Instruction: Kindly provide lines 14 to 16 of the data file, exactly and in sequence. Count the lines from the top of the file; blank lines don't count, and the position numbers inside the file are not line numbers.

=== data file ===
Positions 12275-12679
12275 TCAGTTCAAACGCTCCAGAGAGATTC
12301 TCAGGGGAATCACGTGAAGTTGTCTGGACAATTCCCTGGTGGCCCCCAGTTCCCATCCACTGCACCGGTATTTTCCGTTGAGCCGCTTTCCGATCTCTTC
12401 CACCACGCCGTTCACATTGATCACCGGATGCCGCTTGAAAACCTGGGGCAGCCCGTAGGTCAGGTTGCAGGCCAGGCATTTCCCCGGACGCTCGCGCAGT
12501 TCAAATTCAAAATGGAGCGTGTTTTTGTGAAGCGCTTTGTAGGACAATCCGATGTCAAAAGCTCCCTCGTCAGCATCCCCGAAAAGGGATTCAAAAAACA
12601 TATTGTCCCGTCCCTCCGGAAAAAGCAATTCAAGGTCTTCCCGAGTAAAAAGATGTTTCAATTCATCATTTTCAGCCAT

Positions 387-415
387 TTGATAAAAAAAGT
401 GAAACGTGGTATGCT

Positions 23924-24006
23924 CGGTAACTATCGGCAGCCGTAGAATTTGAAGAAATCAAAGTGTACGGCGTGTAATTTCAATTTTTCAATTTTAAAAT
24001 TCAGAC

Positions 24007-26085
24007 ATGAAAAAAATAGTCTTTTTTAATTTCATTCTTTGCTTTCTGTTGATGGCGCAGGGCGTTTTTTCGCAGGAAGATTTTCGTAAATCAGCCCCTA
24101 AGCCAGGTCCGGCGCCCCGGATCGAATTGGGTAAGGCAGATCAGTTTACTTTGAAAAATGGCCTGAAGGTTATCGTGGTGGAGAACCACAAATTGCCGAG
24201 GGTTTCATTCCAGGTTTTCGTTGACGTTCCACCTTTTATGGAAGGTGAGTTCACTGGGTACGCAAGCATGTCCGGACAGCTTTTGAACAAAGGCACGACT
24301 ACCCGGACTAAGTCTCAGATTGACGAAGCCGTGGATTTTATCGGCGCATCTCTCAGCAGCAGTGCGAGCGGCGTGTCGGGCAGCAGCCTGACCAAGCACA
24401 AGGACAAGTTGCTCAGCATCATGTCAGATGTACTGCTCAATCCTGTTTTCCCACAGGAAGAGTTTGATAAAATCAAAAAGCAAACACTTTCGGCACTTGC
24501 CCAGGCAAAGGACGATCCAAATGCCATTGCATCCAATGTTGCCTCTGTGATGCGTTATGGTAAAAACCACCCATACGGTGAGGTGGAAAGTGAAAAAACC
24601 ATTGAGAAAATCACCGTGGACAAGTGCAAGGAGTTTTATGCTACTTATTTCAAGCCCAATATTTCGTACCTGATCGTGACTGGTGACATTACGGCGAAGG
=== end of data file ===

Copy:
24007 ATGAAAAAAATAGTCTTTTTTAATTTCATTCTTTGCTTTCTGTTGATGGCGCAGGGCGTTTTTTCGCAGGAAGATTTTCGTAAATCAGCCCCTA
24101 AGCCAGGTCCGGCGCCCCGGATCGAATTGGGTAAGGCAGATCAGTTTACTTTGAAAAATGGCCTGAAGGTTATCGTGGTGGAGAACCACAAATTGCCGAG
24201 GGTTTCATTCCAGGTTTTCGTTGACGTTCCACCTTTTATGGAAGGTGAGTTCACTGGGTACGCAAGCATGTCCGGACAGCTTTTGAACAAAGGCACGACT